Randy Lee noted the filing requirements in Section A(1)(a) do not seem to be structured in a manner to address ADR activities, i.e., the requirements only apply to an "action" in a trial court or before an administrative agency or other tribunal. He suggested it may be necessary to either amend the filing requirements to address ADR or create a separate procedure for ADR pro hac vice admission.
Sandi Tabor said a related issue concerns who is involved in providing mediation or ADR services and whether there should be an attempt to regulate that activity or require some type of registration.
In response to a question from Chair Senechal, Mike Williams said he would contact Dan Crothers concerning the application of the proposed admission process to pre-litigation and other ADR activities.
Christine Hogan drew attention to Section D of the proposed amendments to Rule 3 which provides that 80% of the fees derived from attorney registrations and pro hac vice admissions under the rule must be forwarded to the state bar association and used "according to law." She distributed a suggested revision to Section D which is intended to clarify that the fees must be paid, in accordance with N.D.C.C. Section 27-12-04, for operation of the board of law examiners, operation of the lawyer discipline system, and operation of the state bar association. More particularly, she explained that Section 27-12-04 requires that the bar association receive $75 of each attorney license fee for operation of the lawyer discipline system, with 80% of the remaining license fee amount paid to the association for administration and operation of the association. There is some sentiment, she said, that Section 27-11-24, which governs the state bar fund, and into which license fee revenue is deposited, permits disbursement of funds to the association only for the purpose of operating the discipline system. She said the proposed revision of Section D, which was approved by the Lawyer Discipline Operations Committee and the Board of Governors, is intended to clarify that registration and admission fees under proposed Rule 3 would be treated the same as regular license fees and a portion of the fee revenue would, therefore, be available for administration and operation of the association. She emphasized that the association is in dire need of additional funding and virtually every other state treats pro hac vice admission fees like regular licensure fees, with the fee revenue made available to the bar association. A copy of the proposed revision to Section D is attached as an Appendix.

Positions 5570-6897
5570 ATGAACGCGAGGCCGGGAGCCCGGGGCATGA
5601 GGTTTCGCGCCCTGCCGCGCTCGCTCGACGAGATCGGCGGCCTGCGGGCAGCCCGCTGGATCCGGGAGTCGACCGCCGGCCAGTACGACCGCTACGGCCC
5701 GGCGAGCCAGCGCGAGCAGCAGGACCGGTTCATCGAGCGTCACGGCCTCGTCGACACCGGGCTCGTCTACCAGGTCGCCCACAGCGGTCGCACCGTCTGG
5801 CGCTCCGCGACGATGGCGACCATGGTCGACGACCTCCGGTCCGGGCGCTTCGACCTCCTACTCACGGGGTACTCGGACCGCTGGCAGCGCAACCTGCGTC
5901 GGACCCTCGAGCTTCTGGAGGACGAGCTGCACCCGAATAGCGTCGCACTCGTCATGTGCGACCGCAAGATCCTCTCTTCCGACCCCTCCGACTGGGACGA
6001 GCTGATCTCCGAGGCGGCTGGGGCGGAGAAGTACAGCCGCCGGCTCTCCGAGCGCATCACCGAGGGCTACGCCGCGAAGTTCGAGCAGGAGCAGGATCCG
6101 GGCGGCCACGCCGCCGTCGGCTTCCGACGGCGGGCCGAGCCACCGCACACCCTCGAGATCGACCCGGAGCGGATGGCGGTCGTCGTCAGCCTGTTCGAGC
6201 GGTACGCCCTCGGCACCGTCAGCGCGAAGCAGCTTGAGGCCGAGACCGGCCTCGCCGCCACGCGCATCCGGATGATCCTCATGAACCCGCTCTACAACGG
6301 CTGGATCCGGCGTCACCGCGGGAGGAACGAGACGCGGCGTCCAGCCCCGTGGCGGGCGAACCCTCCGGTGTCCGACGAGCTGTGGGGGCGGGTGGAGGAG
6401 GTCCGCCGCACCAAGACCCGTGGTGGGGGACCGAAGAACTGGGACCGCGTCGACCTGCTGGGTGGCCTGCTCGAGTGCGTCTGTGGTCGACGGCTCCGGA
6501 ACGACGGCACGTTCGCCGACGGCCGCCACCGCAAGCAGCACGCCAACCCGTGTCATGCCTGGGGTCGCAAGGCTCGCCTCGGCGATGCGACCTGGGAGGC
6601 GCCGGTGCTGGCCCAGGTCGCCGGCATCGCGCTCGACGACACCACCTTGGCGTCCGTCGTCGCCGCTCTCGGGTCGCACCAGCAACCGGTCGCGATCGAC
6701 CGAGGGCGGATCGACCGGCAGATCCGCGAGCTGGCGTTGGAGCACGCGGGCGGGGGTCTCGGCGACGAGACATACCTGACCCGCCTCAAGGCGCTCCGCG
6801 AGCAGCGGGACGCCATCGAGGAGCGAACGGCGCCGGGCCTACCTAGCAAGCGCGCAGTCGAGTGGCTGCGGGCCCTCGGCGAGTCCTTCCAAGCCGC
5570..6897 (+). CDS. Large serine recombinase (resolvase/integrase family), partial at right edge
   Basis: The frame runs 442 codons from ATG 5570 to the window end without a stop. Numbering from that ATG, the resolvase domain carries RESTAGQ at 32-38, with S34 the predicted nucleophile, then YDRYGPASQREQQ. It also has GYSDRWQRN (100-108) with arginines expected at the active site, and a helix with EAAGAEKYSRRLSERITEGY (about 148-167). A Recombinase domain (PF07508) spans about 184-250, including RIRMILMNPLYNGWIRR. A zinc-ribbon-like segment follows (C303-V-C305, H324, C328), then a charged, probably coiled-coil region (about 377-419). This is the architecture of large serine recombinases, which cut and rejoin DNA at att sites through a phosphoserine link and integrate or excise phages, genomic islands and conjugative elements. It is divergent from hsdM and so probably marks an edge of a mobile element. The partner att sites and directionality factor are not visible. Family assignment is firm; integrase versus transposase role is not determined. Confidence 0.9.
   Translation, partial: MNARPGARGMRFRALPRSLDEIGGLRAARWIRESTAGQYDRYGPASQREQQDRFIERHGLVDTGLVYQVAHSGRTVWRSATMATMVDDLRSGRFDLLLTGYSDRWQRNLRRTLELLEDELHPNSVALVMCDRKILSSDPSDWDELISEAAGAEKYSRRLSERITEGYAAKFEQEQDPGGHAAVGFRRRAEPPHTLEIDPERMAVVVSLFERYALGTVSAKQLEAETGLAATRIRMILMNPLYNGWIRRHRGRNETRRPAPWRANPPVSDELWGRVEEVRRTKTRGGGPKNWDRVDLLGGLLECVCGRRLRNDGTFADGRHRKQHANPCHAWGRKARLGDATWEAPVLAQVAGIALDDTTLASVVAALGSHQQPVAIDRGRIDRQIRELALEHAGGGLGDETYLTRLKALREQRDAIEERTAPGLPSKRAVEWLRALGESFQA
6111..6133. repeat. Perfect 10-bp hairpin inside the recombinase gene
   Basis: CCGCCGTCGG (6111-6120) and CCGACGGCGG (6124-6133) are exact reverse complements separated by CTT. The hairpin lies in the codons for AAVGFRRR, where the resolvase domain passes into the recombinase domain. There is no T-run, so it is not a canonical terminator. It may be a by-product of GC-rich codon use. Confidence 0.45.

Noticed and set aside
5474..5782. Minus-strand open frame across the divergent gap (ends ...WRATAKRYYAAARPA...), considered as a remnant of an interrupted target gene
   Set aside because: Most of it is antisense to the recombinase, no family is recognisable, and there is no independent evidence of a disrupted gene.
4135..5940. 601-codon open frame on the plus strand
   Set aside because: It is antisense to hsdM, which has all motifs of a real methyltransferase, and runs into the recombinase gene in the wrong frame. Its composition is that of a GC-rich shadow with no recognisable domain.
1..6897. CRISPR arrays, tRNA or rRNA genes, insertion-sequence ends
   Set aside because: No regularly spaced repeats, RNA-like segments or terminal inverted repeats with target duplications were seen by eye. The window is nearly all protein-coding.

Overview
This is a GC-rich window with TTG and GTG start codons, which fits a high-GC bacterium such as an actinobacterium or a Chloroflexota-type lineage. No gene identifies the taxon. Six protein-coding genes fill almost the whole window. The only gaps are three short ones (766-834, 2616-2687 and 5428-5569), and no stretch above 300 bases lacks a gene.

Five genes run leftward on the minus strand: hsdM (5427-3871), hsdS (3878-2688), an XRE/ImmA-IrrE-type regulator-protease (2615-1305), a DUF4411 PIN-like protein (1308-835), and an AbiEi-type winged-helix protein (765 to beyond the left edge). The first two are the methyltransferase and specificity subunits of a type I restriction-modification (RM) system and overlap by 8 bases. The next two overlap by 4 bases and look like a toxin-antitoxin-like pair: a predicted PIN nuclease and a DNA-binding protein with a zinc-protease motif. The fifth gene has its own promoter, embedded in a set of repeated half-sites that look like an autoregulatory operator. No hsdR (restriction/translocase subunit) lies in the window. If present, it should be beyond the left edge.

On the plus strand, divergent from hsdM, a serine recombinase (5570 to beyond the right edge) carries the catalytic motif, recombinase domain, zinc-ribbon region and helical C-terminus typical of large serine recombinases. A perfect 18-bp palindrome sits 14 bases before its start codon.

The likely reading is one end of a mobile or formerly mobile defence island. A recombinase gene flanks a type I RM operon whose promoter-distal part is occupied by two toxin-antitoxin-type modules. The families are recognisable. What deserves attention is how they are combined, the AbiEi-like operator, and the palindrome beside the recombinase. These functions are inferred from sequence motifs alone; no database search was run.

Staff said there is an additional consideration of which Committee members should be aware in the event the issue arises when the Rule 3 proposal is considered at a hearing before the Supreme Court. He explained that under current Rule 11.1 of the Rules of Court, which governs pro hac vice admission, fee revenue is disbursed to the state bar association for use in funding the lawyer discipline system. He said that early approach to fee disposition was apparently a reflection of the Court's concern about authority, absent statutory guidance, to direct fee revenue to be used in a manner unrelated to discipline. That concern, he said, was somewhat allayed because of the Court's constitutional responsibility for the supervision and discipline of attorneys. As a general matter, he said, public funds, including funds derived from statutory licensing schemes, can be expended only in accordance with an appropriation. Various statutes, he said, describe the kinds of fees the board can impose (e.g., an examination fee [N.D.C.C. 27-11-17}, an annual license fee for an attorney with an "unrevoked certificate of admission" [N.D.C.C. 27-11-22]). Attorney license fee revenue, he said, is made available to the board of law examiners by way of the state bar fund. Fee revenue in the fund, he said, is appropriated on a continuing basis under N.D.C.C. Section 54-44-12 to the board for use in the manner prescribed by state law. The board, he said, disburses money from the bar fund in the manner generally described under N.D.C.C. 27-11-24, which details the permitted expenditures from the bar fund, and more particularly described under N.D.C.C. 27-12-04. The general consequence of the various statutes, he said, is that the attorney license fee revenue is appropriated to the board of law examiners for expenditure. As a result, he said, there may be an issue regarding whether the Supreme Court would be comfortable directing, by rule, that fee revenue be disbursed directly to the state bar association for a purpose other than funding the discipline system.